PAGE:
Being a good parent during adolescent period

Being a Good Parent During Your Child’s Adolescent Period (Part 1)

by Aigul Aubanova on April 28, 2010

in Articles for parents

A child’s adolescent period is full of challenges, temptations, and new unknown feelings. A teenager doubts, suffers, loves, hates, fears, and hopes. Even the most successful kids can’t avoid the torments of transition between childhood and adulthood. How can parents help their teenager? There are three qualities of a good parent, for which grown up child will be thankful:
1. A good parent is happy.
2. A good parent is patient.
3. A good parent is fair.
1. A parent must be a happy person. No matter how tough life is for you, if you want to be a good parent for your child it is a must to represent happiness, optimism, and cheerfulness to your child. “A child gets sick with a chronic disease of unhappiness not from unhappy circumstances but from unhappy people around him. Unhappy people cannot raise happy children; it’s impossible” (Simon Soloveychik in Parenting For Everyone).
During at adolescent period, when children grow up physically, unhappy parents often see a chance to share their own pain with their child. But children can’t stand unhappiness. More than anything else they need to know that life is hopeful. Hopelessness kills the children’s spirit and pushes them to run away from home, to look for happiness elsewhere, in the school, in the streets, with peers or strangers. If the kids are lucky, they may find a teacher, or a relative who would give hope that there is something worthy in life to strive for. If not, they get infected with their parent’s habit to feel miserable, depressed and despair, and they may end up in the streets, or detention, or even worse.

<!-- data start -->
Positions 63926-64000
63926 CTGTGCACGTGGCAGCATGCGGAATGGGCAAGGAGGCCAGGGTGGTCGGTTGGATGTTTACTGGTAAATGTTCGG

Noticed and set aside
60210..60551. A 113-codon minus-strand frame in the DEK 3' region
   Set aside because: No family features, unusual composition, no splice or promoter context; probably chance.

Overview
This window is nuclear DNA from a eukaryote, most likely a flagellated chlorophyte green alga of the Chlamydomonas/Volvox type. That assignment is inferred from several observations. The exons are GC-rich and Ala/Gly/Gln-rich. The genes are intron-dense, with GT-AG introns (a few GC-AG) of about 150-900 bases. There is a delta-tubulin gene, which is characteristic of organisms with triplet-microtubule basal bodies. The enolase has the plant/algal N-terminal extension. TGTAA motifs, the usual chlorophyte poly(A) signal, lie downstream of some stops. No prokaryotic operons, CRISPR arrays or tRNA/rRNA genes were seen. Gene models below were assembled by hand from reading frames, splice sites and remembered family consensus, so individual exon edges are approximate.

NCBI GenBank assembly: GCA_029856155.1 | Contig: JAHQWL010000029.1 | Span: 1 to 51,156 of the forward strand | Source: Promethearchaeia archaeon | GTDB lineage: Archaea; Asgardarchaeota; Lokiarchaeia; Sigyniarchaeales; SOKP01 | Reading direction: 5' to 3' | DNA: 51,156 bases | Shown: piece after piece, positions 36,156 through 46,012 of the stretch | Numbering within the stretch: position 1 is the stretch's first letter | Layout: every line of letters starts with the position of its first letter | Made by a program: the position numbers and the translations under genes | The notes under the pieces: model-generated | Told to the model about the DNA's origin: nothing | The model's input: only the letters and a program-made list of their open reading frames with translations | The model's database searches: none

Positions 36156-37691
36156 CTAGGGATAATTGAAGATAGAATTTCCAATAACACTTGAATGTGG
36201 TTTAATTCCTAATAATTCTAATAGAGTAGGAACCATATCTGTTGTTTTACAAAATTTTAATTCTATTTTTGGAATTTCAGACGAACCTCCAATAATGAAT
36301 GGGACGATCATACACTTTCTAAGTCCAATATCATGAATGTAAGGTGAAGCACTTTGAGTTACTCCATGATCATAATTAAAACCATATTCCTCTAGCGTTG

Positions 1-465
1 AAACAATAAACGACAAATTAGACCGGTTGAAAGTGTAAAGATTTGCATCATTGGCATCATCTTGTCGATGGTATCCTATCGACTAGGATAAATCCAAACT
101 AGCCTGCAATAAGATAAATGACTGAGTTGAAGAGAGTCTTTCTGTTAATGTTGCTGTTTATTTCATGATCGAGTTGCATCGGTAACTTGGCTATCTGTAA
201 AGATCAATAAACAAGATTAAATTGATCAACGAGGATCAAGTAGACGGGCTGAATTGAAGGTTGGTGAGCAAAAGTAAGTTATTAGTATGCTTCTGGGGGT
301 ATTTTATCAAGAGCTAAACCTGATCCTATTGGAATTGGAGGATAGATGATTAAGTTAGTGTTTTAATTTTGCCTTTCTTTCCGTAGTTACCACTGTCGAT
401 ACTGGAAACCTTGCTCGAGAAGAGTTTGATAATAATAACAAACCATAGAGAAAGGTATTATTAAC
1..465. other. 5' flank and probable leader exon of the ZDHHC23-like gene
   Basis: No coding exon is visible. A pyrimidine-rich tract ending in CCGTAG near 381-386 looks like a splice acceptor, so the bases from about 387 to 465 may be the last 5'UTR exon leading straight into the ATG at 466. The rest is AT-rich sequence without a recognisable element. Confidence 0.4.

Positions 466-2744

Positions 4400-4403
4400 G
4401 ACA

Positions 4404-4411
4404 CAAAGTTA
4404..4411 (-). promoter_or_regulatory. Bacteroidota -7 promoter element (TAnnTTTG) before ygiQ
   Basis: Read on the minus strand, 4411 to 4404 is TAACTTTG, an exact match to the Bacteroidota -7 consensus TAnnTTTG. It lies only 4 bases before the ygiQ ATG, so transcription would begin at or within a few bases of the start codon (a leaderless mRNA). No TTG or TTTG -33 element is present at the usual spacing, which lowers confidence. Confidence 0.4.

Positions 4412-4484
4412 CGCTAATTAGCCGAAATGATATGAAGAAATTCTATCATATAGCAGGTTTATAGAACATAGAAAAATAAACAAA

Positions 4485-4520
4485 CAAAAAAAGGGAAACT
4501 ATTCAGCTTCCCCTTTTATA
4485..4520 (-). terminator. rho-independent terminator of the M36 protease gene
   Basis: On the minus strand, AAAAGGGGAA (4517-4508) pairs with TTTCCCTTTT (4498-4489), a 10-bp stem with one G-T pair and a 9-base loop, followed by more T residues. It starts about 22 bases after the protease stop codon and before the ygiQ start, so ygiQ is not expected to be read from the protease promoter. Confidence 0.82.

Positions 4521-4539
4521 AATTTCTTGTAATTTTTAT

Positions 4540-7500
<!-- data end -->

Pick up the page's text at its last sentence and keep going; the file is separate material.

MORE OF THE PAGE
Another extreme is when parents are unhappy about their children. Parents may be feeling self-fulfilled and self-content, but they always complain about their growing kids. “My child doesn’t do chores, doesn’t study, doesn’t help, is lazy, not interested, doesn’t want to talk to me, doesn’t respect, doesn’t care about anything, etc.” Children sense their parents’ helplessness and lack of faith in them. This attitude decreases the child’s dignity, the child’s sense of human value in themselves.
What to do? Soloveychik would recommend: “Go and tell everyone how good you child is.” Be proud and be happy about your child.
to be continued…

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